Let’s Talk Trash: Thoughts from Earth Fair 2019

Editor’s Note: North Olmsted SITES student Randy Johr was tasked with developing an exhibit on any environmental topic for Earth Fair 2019. He chose REUSE. We asked him to share reflections on his experiences in researching the subject, creating and testing various reuse options and presenting this information to the community.

Sitting down behind my table inside the North Olmsted Community Cabin, I was ready to answer as many questions as I could. Laid out carefully were various contraptions made of paper and plastic, bottles of soap and glass jars lining the edges. A small crowd of people meandered among the different stalls and exhibits, reading about pollution control, buying local honey and examining dried insects in jars. As I got up to water my tomatoes, a man approached. “So… recycling huh?” I smiled and eagerly explained to him the nature of my table and its importance.  Several minutes later, another passerby asked again if the topic was recycling, and after that another. Above all other comments and questions, that was the query of the day. At first I was disappointed that so many assumed my table was about recycling, but I soon realized the implication; I had been right on the money with my choice of what topic to tackle at Earth Fair. Among the three big R’s, reducing and reusing really had been thrown to the curb in the public mind.

In 2019, recycling has become a generally accepted facet of civic duty. In a world where there may be disagreement about the level of government involvement, keeping the world clean is generally a bipartisan issue. The first word that comes to people’s lips when prompted with the idea of environmentalism is unsurprisingly “recycling.” Putting plastic bottles in a separate bin, bagging excess paper scraps or collecting pop cans is not an uncommon practice for most Americans.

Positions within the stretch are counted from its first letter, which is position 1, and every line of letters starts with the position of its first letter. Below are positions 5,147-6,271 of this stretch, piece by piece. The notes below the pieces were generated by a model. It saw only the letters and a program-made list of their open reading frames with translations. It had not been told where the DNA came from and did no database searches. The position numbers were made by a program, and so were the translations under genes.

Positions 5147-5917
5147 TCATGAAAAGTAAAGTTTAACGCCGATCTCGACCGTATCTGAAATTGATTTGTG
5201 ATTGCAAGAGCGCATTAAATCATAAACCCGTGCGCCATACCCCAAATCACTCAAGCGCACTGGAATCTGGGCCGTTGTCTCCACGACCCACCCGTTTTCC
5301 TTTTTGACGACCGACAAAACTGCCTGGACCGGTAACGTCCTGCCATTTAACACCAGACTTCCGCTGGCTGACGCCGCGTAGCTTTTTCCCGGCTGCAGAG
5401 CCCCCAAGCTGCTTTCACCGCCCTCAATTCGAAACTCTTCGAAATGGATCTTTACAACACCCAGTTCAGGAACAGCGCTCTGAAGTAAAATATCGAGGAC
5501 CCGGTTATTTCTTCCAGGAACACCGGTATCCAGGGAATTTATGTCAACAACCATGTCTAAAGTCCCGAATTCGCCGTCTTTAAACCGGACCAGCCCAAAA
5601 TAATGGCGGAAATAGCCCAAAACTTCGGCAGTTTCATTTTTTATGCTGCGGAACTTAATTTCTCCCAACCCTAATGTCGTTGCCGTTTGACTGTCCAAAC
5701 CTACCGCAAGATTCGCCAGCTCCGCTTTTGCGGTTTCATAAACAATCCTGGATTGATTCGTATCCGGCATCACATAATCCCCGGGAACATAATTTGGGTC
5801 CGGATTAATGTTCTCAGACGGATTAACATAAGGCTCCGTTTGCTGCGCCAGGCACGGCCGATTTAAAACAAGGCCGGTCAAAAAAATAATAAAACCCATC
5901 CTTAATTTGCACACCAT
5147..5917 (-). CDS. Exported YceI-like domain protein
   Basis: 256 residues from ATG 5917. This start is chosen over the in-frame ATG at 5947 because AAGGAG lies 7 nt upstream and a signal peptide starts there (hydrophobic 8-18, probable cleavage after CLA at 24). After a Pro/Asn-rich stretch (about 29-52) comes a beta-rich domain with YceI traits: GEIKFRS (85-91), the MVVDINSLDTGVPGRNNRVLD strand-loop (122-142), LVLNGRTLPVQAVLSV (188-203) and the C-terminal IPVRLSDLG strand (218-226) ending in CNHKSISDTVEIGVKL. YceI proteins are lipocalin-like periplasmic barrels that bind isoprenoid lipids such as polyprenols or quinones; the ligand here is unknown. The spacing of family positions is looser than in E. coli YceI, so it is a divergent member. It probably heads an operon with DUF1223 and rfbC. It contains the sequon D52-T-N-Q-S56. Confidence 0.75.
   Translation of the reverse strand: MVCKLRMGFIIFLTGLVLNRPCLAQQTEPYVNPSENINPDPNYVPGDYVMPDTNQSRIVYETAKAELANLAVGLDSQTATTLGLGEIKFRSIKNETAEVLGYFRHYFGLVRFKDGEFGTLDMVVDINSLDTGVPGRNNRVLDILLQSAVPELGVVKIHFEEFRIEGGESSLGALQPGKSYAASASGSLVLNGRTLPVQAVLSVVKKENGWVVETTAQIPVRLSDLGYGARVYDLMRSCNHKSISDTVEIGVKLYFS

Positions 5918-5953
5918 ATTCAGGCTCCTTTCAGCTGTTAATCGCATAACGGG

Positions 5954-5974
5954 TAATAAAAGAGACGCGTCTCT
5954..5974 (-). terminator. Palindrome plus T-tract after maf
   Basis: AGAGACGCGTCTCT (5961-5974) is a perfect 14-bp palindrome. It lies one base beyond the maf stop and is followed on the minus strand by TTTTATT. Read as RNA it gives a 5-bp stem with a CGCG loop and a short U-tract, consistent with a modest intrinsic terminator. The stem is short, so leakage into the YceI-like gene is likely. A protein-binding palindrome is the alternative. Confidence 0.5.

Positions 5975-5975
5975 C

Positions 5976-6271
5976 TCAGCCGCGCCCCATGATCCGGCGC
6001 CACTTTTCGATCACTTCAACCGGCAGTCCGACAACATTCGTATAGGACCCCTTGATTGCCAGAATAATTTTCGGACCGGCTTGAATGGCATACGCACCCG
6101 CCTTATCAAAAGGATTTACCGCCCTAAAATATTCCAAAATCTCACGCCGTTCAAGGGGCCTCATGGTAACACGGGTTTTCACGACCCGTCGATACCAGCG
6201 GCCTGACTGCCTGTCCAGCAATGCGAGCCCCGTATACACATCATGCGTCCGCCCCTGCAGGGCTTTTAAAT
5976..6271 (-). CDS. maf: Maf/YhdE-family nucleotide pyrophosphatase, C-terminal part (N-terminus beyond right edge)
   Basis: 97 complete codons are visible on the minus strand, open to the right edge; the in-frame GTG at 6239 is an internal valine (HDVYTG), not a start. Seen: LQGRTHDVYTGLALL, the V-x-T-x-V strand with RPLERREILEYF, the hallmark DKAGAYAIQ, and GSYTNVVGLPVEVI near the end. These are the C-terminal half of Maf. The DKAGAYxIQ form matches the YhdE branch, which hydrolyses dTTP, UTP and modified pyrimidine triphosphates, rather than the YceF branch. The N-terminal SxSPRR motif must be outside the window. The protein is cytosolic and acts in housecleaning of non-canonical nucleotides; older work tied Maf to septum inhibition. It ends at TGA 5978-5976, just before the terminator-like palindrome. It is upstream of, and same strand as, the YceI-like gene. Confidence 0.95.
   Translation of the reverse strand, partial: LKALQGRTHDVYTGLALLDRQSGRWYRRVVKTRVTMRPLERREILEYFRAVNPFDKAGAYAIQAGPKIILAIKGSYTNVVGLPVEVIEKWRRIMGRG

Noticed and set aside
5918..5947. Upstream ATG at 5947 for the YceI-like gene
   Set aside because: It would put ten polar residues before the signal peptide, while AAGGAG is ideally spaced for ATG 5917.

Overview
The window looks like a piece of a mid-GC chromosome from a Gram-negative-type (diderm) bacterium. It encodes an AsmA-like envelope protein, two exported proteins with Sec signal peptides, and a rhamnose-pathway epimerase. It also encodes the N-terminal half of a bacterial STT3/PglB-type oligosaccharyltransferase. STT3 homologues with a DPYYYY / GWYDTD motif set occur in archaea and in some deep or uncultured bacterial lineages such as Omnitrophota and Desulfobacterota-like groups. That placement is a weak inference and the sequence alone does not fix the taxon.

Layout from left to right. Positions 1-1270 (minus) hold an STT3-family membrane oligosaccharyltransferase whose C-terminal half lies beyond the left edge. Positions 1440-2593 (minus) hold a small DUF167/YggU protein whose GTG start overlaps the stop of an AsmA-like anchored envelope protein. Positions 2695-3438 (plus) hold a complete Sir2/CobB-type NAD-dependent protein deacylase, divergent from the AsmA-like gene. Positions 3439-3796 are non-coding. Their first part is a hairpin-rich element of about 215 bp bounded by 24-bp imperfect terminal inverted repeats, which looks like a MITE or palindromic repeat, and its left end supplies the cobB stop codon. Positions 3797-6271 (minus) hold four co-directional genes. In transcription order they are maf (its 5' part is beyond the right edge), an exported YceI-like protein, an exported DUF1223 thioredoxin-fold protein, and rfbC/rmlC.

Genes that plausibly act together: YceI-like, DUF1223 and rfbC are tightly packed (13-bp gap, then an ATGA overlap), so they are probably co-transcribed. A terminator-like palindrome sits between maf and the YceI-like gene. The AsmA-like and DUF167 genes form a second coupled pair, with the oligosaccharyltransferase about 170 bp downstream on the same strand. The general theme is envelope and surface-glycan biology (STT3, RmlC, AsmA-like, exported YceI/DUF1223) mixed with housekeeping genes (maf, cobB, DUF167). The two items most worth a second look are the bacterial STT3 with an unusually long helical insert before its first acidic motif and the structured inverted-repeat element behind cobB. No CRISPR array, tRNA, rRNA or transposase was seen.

Unfortunately, a lot of those items are still thrown in the trash. According to the EPA, plastics constituted around thirty-four and a half million tons of municipal solid waste (MSW) in 2015 alone. We recycle as best we can—at least we think we do—but there are still many materials that either slip under the radar or simply cannot be recycled, adding unnecessary volume to landfills.

In order to reverse this trend, reducing and reusing cannot be forgotten. Whether something can be recycled is a question that never has to be raised if it is never discarded in the first place. A great way to keep material out of landfills and the environment is to reuse it. Plastic bottles can be remade into bird feeders, planters, sprinklers, crafts, pencil cups and a myriad of other things. Glass and aluminum products have similar uses, as well as having the added benefit of being reliable and resilient. Giving a second life to your trash will not only help the environment but your wallet as well.

In a similar way, reducing is just as crucial. Don’t buy stuff that will create a lot of trash in the first place! Buying in bulk reduces plastic and paper packaging, and being a conscientious shopper means choosing glass or cardboard packaging over plastic as well. If reducing and reusing are put into practice well, they are far better first choices than recycling.

As human beings, we have the duty of stewardship over this earth. We are blessed with a world that is both beautiful and intricate. If there are ways within the scope of reason and the reach of our power to keep it clean, we should be obligated to keep it that way. Recycling is certainly one of those tools with which we can conserve energy and resources, but we would be foolish to ignore the often simple routes we can take to reduce and reuse in the first place.

The success of my table spawned from the ignorance that most of us find ourselves in when it comes to these issues. Recycling by its very nature is very easy to do, so it’s not surprising that it has come to be the go-to in-home environmental duty of the year. We must be active in our choices, shrinking our energy footprint using all of those three R’s we have been taught since elementary school. This process of brainstorming, research, planning and construction has given me a newfound appreciation for the intricacies of waste management, and I believe that a real difference could be made if more people were to be more conscious of their contribution.

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